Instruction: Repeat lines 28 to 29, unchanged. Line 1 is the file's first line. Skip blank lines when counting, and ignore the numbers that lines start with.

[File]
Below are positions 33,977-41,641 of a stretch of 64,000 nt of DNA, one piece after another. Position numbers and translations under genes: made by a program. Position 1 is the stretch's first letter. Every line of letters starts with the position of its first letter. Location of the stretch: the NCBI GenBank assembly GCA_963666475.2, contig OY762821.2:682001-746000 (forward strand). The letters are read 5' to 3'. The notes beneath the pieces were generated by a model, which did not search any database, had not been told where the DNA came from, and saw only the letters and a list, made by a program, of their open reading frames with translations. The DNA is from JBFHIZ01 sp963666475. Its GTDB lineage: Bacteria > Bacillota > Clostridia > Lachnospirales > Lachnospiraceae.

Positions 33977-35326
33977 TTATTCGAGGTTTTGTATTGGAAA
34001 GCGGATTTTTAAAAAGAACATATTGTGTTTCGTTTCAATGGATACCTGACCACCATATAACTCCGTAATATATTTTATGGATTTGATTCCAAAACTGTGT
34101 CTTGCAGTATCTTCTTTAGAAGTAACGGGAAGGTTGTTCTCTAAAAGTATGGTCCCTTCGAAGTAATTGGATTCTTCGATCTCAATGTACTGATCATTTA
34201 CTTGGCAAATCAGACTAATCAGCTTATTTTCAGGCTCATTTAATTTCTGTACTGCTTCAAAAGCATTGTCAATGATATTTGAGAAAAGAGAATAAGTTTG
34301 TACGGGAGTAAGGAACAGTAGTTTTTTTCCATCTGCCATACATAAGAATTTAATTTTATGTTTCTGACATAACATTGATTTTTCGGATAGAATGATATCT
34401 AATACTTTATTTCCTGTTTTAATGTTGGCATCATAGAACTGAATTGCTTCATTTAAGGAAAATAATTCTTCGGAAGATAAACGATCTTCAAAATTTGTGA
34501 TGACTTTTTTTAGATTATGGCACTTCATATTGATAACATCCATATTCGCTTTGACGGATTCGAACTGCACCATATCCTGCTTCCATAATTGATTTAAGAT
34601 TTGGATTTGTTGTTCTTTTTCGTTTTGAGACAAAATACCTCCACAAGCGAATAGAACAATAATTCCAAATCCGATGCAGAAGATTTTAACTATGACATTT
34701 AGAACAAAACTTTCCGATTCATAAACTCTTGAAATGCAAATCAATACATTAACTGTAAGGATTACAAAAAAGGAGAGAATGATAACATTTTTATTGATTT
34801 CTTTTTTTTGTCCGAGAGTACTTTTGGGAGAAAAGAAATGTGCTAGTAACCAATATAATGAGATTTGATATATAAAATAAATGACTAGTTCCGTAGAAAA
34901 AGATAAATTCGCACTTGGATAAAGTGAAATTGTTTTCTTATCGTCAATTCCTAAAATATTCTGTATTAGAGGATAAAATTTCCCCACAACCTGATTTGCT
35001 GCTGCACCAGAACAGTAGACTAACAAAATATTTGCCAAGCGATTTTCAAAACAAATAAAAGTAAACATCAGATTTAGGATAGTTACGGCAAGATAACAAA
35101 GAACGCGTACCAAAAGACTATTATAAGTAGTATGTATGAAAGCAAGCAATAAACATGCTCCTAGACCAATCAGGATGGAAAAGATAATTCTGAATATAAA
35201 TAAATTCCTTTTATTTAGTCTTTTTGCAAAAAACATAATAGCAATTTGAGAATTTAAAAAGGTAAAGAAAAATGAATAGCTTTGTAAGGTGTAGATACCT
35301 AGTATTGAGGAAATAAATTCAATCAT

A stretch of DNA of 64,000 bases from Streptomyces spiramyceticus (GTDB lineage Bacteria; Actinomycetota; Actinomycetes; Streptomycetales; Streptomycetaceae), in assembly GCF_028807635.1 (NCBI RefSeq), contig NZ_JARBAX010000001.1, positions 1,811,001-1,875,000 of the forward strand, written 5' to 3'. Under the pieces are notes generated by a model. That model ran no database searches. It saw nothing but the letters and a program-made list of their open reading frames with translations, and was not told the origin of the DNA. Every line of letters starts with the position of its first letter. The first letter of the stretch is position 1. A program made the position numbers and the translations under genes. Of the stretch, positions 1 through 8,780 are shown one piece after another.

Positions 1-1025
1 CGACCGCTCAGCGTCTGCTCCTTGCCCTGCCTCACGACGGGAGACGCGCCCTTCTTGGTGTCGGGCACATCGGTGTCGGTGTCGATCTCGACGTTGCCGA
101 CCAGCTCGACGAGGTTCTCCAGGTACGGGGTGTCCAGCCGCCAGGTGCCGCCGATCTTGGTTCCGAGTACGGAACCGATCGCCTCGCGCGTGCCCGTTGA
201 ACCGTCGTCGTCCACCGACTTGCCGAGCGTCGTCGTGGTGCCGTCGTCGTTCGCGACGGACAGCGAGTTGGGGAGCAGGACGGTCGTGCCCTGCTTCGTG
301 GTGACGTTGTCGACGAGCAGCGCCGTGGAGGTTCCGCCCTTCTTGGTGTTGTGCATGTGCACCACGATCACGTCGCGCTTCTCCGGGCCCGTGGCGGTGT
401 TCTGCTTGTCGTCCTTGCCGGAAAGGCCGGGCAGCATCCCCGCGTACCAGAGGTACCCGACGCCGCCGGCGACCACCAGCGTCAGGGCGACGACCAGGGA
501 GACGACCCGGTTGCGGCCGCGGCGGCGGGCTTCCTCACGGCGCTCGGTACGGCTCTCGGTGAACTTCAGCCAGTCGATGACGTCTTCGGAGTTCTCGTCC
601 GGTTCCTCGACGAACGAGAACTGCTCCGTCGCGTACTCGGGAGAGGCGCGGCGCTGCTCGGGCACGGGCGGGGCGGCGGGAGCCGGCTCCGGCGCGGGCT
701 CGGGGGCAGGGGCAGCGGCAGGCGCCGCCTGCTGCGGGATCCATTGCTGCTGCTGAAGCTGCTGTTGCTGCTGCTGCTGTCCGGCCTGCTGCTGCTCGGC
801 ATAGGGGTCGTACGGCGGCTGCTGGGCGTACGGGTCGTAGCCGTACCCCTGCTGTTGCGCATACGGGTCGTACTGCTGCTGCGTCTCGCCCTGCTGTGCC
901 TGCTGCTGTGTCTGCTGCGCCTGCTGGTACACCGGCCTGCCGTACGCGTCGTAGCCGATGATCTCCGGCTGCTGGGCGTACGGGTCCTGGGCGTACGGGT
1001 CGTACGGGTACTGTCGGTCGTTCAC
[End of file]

801 ATAGGGGTCGTACGGCGGCTGCTGGGCGTACGGGTCGTAGCCGTACCCCTGCTGTTGCGCATACGGGTCGTACTGCTGCTGCGTCTCGCCCTGCTGTGCC
901 TGCTGCTGTGTCTGCTGCGCCTGCTGGTACACCGGCCTGCCGTACGCGTCGTAGCCGATGATCTCCGGCTGCTGGGCGTACGGGTCCTGGGCGTACGGGT